resist Meaning in the Cambridge English Dictionary Cambridge dictionaries logo

Meaning of “resist” in the English Dictionary

"resist" in British English

See all translations

resistverb

uk   us   /rɪˈzɪst/
C1 [I or T] to ​fight against something or someone that is ​attacking you: The ​soldiers resisted (the ​enemyattacks) for two ​days. [T] to ​refuse to ​accept or be ​changed by something: The ​partyleader resisted demands for his ​resignation. He ​tried to ​run away from the ​police and was ​charged with resisting arrest. The new ​hybridcrops are much ​better at resisting disease.B2 [T] to ​stop yourself from doing something that you ​want to do: I can never resist ​temptation/​chocolate/the ​urge to ​laugh. [+ -ing verb] She couldn't resist ​laughing at him in those ​clothes.

expend iconexpend iconMore examples

(Definition of resist from the Cambridge Advanced Learner’s Dictionary & Thesaurus © Cambridge University Press)

"resist" in American English

See all translations

resistverb [I/T]

 us   /rɪˈzɪst/
to ​fight against or ​oppose something or someone: [T] Students ​want to ​discover the ​truth themselves, and they resist having ​conclusionsforced upon them. To resist is also to ​keep or ​stop yourself from doing something: [T] I couldn’t resist ​laughing at him.
(Definition of resist from the Cambridge Academic Content Dictionary © Cambridge University Press)

"resist" in Business English

See all translations

resistverb

uk   us   /rɪˈzɪst/
[I or T] to fight against something or someone: The ​group resisted for several weeks. The ​computers resisted the ​virus.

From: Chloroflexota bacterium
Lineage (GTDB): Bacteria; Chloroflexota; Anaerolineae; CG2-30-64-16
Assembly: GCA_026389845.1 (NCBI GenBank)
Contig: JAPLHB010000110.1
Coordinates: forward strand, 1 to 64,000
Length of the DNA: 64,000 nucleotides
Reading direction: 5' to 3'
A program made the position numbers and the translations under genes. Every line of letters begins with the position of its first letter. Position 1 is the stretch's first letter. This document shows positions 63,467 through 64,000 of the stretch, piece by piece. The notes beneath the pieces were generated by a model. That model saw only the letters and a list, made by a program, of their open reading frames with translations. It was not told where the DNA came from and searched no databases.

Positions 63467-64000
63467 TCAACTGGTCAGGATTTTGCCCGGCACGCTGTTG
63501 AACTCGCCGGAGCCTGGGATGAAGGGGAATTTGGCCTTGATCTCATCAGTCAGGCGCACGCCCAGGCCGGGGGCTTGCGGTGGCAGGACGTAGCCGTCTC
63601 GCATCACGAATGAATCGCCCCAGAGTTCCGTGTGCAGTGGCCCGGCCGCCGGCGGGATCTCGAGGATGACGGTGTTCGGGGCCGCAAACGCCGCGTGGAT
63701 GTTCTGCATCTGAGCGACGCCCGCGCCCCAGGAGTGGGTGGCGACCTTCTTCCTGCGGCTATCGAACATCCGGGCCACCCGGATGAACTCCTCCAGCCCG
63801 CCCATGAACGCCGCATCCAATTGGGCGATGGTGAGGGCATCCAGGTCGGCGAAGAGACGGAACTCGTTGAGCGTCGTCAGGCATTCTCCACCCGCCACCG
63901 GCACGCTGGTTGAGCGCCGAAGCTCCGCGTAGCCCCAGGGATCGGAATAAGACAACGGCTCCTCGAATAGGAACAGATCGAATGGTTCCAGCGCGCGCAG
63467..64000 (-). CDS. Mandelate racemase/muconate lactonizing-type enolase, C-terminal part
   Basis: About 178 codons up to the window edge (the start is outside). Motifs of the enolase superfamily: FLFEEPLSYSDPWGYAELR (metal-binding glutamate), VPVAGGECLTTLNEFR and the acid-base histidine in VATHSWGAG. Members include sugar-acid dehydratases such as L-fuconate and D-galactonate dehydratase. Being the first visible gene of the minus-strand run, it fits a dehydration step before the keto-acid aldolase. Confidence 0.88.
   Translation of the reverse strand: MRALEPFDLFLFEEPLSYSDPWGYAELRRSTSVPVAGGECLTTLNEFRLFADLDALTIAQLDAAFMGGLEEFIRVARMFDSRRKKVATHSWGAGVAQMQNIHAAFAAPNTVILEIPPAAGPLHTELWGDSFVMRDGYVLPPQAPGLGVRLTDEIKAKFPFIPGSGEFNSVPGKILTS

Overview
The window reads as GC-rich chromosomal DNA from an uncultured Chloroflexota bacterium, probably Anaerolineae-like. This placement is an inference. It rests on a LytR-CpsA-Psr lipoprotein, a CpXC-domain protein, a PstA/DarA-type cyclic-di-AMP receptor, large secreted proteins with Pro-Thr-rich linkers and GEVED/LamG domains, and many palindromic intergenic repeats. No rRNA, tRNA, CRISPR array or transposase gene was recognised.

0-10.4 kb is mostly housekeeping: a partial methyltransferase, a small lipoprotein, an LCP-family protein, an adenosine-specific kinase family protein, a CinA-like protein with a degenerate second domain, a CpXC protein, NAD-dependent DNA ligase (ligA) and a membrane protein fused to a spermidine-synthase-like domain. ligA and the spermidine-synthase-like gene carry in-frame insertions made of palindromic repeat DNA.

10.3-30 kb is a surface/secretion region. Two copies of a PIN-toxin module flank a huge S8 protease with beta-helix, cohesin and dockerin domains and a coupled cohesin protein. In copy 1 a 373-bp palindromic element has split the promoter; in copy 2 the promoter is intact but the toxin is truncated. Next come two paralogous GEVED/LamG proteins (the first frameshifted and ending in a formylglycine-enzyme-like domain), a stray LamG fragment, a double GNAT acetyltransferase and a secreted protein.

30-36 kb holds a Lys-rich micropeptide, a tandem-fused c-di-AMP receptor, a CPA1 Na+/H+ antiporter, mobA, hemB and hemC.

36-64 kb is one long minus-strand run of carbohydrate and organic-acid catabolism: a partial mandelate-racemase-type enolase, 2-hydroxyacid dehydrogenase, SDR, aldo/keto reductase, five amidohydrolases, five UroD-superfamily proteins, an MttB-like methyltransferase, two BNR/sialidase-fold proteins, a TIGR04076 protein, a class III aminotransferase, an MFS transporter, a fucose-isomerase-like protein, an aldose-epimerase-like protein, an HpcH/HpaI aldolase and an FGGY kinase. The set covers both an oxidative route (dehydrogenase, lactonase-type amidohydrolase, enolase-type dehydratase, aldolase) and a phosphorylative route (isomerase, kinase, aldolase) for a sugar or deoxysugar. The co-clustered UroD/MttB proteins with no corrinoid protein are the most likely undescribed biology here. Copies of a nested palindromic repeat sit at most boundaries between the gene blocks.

[T] to ​refuse to ​accept or be ​changed by something: The ​party resisted the ​spendingcuts.
[T] to ​stop yourself from doing something that you want to do: Resisting the temptation to tuck into ​pensionincome early is vital.
(Definition of resist from the Cambridge Business English Dictionary © Cambridge University Press)
What is the pronunciation of resist?
Add Cambridge dictionaries to your browser to your website

“resist” in Business English

Word of the Day

carnival

(a special occasion or period of) public enjoyment and entertainment involving wearing unusual clothes, dancing, and eating and drinking, usually held in the streets of a city

Word of the Day

Chest pains and palpitations: talking about illness (2)
Chest pains and palpitations: talking about illness (2)
by Liz Walter,
February 03, 2016
My previous post (My leg hurts: Talking about illness (1)) presented some general vocabulary to use at the doctor’s. This one looks at some more specific areas of illness and explains some useful words and phrases that you may need to use or understand on a visit to the doctor’s. There are several

Read More 

farecasting noun
farecasting noun
February 08, 2016
predicting the optimum date to buy a plane ticket, especially on a website or using an app A handful of new and updated websites and apps are trying to perfect the art of what’s known as farecasting – predicting the best date to buy a ticket.

Read More